US Jobs Picture Still Not Pretty

The eurozone crisis is hardly the only worry that investors have on their minds. A general slowdown in the US economy could also derail corporate profits and investors' hopes.

The US jobs report this past week wasn't inspiring, but it was hardly a disaster. The economy is still adding jobs, even if it's at a lower level than economists had hoped for, and the enormous layoffs that marked the peak of the crisis are now a distant memory. But unemployment remains very high, workers are dropping out of the workforce, and the ranks of the long-term unemployed remain large. A robust employment recovery always seems to be frustratingly out of reach. 

Add in some disappointing manufacturing data from the ISM this week, and the US economy appears to be treading water. GDP is still moving in the right direction, but at a glacial pace. And although the US economy is not nearly as vulnerable as it once was, that doesn't mean it is isolated from problems brewing elsewhere. It is not too hard to imagine how shockwaves from Europe or a sharp slowdown in China and other emerging markets could knock the US from its somewhat tenuous position.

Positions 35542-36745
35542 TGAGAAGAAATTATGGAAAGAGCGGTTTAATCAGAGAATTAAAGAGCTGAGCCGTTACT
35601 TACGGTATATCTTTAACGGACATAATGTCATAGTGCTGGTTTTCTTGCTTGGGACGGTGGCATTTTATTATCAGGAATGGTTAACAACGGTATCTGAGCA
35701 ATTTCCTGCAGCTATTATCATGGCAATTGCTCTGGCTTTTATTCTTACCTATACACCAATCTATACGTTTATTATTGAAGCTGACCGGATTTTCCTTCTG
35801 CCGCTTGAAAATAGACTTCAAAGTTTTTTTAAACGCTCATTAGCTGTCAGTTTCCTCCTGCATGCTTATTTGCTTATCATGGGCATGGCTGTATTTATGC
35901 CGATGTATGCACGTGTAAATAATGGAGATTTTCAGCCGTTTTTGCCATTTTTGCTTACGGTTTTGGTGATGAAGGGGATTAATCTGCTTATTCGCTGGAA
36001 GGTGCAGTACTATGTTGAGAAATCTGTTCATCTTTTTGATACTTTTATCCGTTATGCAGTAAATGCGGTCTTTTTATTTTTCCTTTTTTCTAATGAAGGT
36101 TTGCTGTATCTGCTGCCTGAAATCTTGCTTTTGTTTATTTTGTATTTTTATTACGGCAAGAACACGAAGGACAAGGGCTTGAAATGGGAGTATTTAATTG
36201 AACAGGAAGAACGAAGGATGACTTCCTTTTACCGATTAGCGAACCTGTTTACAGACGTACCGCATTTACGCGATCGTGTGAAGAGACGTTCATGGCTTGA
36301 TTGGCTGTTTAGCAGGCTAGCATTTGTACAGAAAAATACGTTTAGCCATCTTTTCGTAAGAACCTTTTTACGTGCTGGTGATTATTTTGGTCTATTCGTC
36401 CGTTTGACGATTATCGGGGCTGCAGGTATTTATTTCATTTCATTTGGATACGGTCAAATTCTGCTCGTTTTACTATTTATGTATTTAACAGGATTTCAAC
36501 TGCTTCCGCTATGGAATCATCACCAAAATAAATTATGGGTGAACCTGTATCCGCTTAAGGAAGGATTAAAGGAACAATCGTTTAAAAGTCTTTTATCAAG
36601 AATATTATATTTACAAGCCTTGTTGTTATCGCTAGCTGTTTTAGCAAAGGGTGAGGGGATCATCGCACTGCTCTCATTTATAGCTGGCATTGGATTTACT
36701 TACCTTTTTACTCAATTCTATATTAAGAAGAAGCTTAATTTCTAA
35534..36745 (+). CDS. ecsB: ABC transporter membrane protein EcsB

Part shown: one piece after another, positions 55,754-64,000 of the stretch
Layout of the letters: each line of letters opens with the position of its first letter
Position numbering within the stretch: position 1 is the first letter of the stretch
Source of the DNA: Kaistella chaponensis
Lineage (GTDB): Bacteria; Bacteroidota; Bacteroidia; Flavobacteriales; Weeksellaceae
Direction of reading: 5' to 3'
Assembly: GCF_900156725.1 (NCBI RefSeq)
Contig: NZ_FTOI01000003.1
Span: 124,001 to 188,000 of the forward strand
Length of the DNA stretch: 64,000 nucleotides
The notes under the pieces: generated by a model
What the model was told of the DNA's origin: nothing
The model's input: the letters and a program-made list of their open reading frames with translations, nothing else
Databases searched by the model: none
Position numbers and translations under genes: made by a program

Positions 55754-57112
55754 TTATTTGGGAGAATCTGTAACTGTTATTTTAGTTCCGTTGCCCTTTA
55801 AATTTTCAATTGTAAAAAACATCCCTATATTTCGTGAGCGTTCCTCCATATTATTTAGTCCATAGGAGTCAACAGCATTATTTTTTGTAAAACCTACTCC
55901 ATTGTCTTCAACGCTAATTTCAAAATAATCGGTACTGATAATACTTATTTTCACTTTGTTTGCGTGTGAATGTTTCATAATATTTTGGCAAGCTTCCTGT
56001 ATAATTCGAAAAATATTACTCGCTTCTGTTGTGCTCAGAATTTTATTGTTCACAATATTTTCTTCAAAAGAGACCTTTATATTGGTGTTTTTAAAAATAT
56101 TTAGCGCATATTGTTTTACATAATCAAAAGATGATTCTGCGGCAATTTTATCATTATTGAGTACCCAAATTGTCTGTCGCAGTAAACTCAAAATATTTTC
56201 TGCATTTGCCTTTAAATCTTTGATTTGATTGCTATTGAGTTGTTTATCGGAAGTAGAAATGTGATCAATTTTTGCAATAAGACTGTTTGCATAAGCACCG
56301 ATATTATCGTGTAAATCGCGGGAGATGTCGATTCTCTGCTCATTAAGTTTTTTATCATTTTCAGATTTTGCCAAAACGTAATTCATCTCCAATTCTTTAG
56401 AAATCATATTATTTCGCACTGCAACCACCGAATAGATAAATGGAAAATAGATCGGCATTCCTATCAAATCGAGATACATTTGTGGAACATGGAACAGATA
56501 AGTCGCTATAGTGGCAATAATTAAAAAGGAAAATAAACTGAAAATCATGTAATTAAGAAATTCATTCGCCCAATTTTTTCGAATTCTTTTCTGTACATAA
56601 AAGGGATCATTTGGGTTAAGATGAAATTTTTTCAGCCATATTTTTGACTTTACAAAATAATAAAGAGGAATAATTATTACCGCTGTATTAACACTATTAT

Valuations Look Full

The recent market rally has pushed up valuation levels on many stocks around the world. The FTSE 100 has rallied by nearly 10% since the beginning of June. This means there isn't much of a margin of safety left in the marketplace. If something unexpected happens or things don't go exactly according to plan, there is plenty of room for stocks to fall.